If ever there was a great time to be a healthcare IT professional, it’s now. Not only are HIT experts in demand (and will be for the foreseeable future), but the perks and benefits of a health IT career are among some of the best in both the healthcare and IT industries.
But we know that even the best jobs in the most promising industries have their share of good and bad. So, in this article, we’ll discuss some of the pros and cons of the healthcare IT profession.
Pro: You have your pick of jobs. Healthcare IT is expected to grow through 2018. According to the United States Bureau of Labor Statistics, the healthcare industry will generate 3.2 million new jobs over the next six years, more than any other industry. This projected growth is attributed primarily to the growing aging population and the federal mandate that all healthcare providers implement electronic medical records (EMR’s).
Con: Too many jobs; too few candidates. Because there is a shortage of certified healthcare IT professionals, existing staffs will likely be stretched to their limits. With the rush to convert healthcare operations to Electronic Helth Records (EHR’s), that could mean a lot of long days and nights for health IT staff.
Pay and Expenses
Pro: Excellent pay. According to a survey conducted by job site Dice.com, 65% of hiring managers expect to add IT professionals to their staffs through June of this year. That’s excellent news, even more so because these jobs pay well. Per the HIMSS website, earnings for a health IT associate averaged $70,993 in 2010 and senior management earned upwards of $169,826.
(UPDATE: 2013 HIMSS Compensation Survey)
Con: Contract consultants are often responsible for numerous out-of-pocket expenses and tracking such for reimbursement can be cumbersome.
Pro: No two days are ever the same. This is great, if you thrive on variety. As an in-demand IT professional, you’ll get a chance to work on a variety of different projects with different teams and people. In one day, you might do everything from workflow analysis to troubleshooting problems, to system redesign, and more.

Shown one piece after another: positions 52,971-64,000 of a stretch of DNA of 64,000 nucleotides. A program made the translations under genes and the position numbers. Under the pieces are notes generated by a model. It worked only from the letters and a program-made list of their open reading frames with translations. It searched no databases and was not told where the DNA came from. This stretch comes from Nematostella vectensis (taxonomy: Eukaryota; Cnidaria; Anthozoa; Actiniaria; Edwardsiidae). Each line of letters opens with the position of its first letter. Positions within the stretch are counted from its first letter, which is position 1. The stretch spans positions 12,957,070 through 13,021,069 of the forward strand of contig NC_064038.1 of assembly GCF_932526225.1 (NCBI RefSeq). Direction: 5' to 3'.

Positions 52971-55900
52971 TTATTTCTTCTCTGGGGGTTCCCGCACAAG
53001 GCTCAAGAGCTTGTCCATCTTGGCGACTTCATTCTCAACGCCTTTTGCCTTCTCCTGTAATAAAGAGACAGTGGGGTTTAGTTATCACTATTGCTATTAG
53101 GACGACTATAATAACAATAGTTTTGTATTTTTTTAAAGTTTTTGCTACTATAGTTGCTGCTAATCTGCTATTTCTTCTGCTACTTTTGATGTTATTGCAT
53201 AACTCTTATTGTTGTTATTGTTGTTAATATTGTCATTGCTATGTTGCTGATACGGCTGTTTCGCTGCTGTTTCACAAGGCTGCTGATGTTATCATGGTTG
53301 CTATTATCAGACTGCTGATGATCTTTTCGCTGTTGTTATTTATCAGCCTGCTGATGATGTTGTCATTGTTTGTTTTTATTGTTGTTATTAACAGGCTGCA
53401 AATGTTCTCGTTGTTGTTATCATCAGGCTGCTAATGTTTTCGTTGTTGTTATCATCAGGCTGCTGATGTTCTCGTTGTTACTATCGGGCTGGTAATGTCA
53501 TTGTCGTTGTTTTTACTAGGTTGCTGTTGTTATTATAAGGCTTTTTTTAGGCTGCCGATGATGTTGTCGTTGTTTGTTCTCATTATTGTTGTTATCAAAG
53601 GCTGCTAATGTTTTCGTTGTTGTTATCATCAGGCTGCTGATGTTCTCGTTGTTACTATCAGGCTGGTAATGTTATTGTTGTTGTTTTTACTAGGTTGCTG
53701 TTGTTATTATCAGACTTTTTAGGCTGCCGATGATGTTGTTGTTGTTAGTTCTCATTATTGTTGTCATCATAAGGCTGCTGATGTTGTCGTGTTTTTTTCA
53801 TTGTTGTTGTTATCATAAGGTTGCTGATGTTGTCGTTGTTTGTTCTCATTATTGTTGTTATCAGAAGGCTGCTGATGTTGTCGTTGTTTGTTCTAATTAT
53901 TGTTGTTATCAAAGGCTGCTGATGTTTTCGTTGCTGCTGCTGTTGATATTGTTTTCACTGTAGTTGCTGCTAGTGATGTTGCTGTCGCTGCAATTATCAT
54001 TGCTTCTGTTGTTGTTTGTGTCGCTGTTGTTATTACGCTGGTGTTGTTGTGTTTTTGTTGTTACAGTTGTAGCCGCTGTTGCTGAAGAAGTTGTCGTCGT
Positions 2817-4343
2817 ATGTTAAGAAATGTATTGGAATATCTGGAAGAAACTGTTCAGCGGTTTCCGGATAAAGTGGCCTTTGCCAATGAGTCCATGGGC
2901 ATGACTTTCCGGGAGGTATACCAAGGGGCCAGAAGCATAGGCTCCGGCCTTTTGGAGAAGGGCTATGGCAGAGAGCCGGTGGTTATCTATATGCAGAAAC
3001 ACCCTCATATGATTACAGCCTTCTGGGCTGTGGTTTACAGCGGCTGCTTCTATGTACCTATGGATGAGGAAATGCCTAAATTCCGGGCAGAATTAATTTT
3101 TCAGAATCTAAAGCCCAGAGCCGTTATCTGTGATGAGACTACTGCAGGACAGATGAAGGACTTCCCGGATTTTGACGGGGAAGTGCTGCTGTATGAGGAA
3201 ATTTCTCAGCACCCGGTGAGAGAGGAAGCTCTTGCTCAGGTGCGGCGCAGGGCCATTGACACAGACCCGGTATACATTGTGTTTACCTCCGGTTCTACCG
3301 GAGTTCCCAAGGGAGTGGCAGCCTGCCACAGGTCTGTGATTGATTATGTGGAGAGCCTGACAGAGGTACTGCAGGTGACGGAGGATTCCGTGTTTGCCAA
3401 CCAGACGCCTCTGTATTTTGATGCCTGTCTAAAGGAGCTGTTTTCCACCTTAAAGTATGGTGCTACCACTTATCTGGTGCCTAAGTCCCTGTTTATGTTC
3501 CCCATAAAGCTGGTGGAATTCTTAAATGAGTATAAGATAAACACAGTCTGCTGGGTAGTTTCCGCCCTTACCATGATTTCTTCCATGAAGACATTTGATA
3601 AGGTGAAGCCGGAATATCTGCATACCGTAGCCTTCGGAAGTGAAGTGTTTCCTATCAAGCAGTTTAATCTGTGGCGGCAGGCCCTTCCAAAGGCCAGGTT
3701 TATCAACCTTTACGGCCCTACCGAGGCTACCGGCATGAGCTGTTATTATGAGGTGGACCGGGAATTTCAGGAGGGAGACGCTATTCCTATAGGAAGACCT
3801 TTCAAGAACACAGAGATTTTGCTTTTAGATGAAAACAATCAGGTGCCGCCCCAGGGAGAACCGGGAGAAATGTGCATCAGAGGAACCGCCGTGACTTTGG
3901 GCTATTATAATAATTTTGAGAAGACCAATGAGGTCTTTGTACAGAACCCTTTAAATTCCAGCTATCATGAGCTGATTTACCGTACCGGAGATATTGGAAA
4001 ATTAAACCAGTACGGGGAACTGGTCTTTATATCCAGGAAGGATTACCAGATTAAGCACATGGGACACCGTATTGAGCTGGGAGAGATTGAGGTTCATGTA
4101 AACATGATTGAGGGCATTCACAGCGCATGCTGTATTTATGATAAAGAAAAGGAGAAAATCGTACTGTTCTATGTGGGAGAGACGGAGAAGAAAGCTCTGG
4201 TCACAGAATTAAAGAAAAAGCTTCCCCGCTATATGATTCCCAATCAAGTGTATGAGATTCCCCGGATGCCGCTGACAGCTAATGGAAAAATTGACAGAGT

Con: No two days are ever the same, which can make it hard to plan your day. While you might have a day that’s relatively problem-free, you could have another that’s rife with problems. Also, as a subject-matter expert, you might even occasionally be asked to provide your expertise on areas or issues outside the original scope of the project. You’ll need to use discretion and tact to navigate this tricky scenario, so you don’t end up doing work outside your initial, contractual agreement.
Pro: The ability to travel. If you enjoy traveling to new cities, and working with new teams on a regular basis, take heart: regular travel is part of the job for many health IT consultants.
Con: You may travel a lot. Some Healthcare IT professionals travel up to 90% of the time, often leaving to report to work on Sunday night and not returning home until Thursday or Friday. That can be particularly challenging and taxing if you have a family, as your travel schedule could mean you won’t be present for sports events, recitals and more.
Plus, even though your company may arrange lodging and car rentals for you, you’ll be responsible for tracking your billable expenses and making sure you’re compensated fairly and on time.
Bottom Line for Healthcare IT Professionals
No matter what industry or type of job you choose, there will be pros, cons and trade-offs. But if you’re looking for a career that offers flexibility, regular, challenging projects, great pay and a surplus of available jobs, you’ll be hard-pressed to find one better than that of a healthcare IT professional.